Monday, August 29, 2016

Marrow - Revisit

A few weeks ago some friends and I decided it was time to go back to check out Marrow again. These are my friends who like to order heavy and share, so always a good couple to go out with. 

We started out with the smoked deviled eggs ($3 ea.) and the pickle plate ($6) because we just can’t say no to those deviled eggs—we’ve had them every time I think and even hubby, who isn’t a huge fan of deviled eggs like I am, really enjoys them. They had crab mixed into the filling, so how could you not like that? And they were topped with wasabi tobiko (love the pop from the fish eggs), crispy shallots (more texture) and a slice of pepper. The eggs were on top of some eel sauce so they don’t slide around too much. These are certainly some of my favorite deviled eggs in town.

The pickle plate was also one of the more interesting ones I’ve seen—and it seems like pickle plates are everywhere! This one had pickled cherries on it, which were very intriguing. Still sweet, but less so. I just kept eating them because they were so unusual. There were also onions, some curried cauliflower and some kimchi, which were tasty albeit less unusual. My other favorite was the pickled shitake mushrooms. Very cool. That earthy flavor but with a briny hit. These would be good in lots of dishes.

We had to get an order of our first favorites (and a couple of the few things that have remained on the menu since the place opened I think), the fried tandoori chicken ($24) and the paneer mac and cheese ($12). The fried chicken was just as tender and flavorful as the first time I had it. They serve it with a swath of various sauces on the bowl—a cilantro based sauce and a pepper chutney. It’s truly a delicious, and a nice Asian twist on what is one of my favorite things—fried chicken. And it’s a good one.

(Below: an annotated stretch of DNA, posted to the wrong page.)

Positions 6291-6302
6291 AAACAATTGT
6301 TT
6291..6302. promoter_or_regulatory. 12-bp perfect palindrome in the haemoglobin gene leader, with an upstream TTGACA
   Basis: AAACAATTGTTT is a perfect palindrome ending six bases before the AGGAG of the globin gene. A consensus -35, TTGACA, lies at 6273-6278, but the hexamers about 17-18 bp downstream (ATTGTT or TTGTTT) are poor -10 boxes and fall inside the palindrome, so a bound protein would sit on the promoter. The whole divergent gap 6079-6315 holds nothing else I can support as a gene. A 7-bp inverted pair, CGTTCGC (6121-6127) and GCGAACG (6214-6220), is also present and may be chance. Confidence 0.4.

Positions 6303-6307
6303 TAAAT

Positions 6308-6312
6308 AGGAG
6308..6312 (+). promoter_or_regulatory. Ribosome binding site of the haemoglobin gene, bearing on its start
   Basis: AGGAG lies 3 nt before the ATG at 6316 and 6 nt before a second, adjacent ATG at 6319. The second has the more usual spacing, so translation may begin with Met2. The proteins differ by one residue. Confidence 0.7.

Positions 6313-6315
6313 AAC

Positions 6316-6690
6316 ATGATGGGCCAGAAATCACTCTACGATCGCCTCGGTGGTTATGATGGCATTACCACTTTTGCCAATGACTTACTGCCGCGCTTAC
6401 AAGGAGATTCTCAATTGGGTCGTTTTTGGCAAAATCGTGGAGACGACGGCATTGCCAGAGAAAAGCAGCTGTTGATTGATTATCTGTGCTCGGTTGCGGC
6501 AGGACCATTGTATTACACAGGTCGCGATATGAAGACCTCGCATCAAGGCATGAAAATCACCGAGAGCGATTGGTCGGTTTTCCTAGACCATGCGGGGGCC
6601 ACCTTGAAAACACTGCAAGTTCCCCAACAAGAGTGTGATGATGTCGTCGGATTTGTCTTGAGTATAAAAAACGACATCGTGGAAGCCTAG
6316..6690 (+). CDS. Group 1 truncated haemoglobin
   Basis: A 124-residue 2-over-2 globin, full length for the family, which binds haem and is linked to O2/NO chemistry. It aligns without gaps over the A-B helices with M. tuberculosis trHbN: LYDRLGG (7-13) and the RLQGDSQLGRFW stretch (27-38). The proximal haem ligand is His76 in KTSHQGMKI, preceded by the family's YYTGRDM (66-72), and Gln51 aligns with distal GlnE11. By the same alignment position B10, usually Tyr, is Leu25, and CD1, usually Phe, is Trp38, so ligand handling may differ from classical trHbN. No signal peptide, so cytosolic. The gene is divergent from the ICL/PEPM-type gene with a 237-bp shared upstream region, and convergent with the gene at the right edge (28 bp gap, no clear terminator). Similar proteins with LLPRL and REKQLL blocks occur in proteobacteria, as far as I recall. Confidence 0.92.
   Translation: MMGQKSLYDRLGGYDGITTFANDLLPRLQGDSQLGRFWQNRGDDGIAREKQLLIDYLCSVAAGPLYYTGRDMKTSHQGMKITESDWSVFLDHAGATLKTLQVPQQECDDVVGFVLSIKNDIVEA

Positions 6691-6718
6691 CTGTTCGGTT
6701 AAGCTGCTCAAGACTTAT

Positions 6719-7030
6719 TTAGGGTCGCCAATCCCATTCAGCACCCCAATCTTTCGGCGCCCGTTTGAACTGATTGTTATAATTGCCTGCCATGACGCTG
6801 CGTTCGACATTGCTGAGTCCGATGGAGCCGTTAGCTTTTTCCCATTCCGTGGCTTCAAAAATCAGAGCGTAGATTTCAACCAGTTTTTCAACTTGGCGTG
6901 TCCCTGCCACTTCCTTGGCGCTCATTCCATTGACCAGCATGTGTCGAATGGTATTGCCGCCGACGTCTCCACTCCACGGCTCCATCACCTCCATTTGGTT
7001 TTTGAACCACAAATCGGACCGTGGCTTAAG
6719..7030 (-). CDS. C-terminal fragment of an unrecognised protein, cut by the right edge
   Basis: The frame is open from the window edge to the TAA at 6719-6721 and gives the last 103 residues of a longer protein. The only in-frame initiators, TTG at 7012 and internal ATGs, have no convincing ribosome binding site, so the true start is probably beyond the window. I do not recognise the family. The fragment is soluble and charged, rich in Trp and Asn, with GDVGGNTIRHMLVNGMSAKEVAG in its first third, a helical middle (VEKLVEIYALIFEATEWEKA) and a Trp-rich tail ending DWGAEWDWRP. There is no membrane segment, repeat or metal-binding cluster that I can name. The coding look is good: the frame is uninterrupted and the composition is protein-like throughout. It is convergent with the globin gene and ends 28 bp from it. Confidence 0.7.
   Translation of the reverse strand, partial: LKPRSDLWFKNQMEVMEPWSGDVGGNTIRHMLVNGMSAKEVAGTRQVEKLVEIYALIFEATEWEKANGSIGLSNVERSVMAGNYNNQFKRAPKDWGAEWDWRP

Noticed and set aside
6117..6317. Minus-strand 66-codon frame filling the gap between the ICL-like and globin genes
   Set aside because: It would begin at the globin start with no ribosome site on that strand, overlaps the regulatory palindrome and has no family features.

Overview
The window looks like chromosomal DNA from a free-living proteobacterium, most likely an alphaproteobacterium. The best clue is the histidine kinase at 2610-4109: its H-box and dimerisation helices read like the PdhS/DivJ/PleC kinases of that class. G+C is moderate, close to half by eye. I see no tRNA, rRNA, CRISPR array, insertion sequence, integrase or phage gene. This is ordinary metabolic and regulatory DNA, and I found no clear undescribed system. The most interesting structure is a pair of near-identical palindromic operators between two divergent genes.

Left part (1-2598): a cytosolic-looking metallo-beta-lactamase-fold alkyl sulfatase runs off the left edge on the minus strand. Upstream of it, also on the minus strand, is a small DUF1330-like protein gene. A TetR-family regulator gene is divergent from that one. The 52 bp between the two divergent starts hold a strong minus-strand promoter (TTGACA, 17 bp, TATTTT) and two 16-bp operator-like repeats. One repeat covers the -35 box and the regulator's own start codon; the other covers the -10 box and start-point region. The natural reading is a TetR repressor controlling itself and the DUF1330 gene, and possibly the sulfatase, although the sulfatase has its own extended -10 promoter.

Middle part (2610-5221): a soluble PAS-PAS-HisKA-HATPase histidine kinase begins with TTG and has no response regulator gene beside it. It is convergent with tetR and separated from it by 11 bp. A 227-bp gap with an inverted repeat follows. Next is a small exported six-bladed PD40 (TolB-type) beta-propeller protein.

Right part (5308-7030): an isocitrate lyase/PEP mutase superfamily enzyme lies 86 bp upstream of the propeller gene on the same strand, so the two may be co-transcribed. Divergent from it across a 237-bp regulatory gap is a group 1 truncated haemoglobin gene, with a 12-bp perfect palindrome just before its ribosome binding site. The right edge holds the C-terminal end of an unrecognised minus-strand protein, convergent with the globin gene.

The shells and paneer is a take on mac and cheese made with a curried butter sauce, and chunks of paneer cheese—this is a firm cheese—it’s typically served in Indian food. The creamy sauce is accented nicely with the curry sauce as well as pieces of veggies—carrots, peas, corn and spinach. It’s a great dish because it is comforting like mac and cheese, but also interesting because of the more unique flavors. 

We also tried the fried chitlins. Rarely see these on a menu. They were pretty good, and in a nice zippy sauce. Some were a little tough maybe, but maybe that’s the nature of the beast (I have not eaten a lot of them in my life). There was a brisket dish as well that also had an Indian flair to it that was also a popular dish on the table. It was served with rice and chana dal (a type of Indian bean—sort of like a lentil or a chickpea). 
We also tried the little cornbread muffins. These were probably the most disappointing for me. The muffins were just too dry and uninspired compared to everything else we had. They did come with a side of sorghum and miso honey, but still just couldn’t really stand up to the other dishes, and just had a note of being sort of one-dimensional. 

We had this super fancy  drink for dessert that was very interesting. I think it is called the Miss T—it’s got a bunch of Irish whiskey, apple brandy, some tea and is infused through fruit and herbs to make a warm almost tea-like beverage with a serious alcohol kick. It was fun to watch it get heated and boil through the process but honestly, I’m not really a whiskey girl. But it was kind of cool. I can see how it would be a nice warming drink in the winter, if you like em strong.

Anyhow, we really enjoyed our meal overall and I love how often they mix up the menu here. What interesting dish have you eaten here and really enjoyed (I know you remember how to make comments on the blog—and they make me so happy!)?

Marrow
1106 Prospect Street
Indy 46203
317/986-6752


Monday, August 22, 2016

Open Society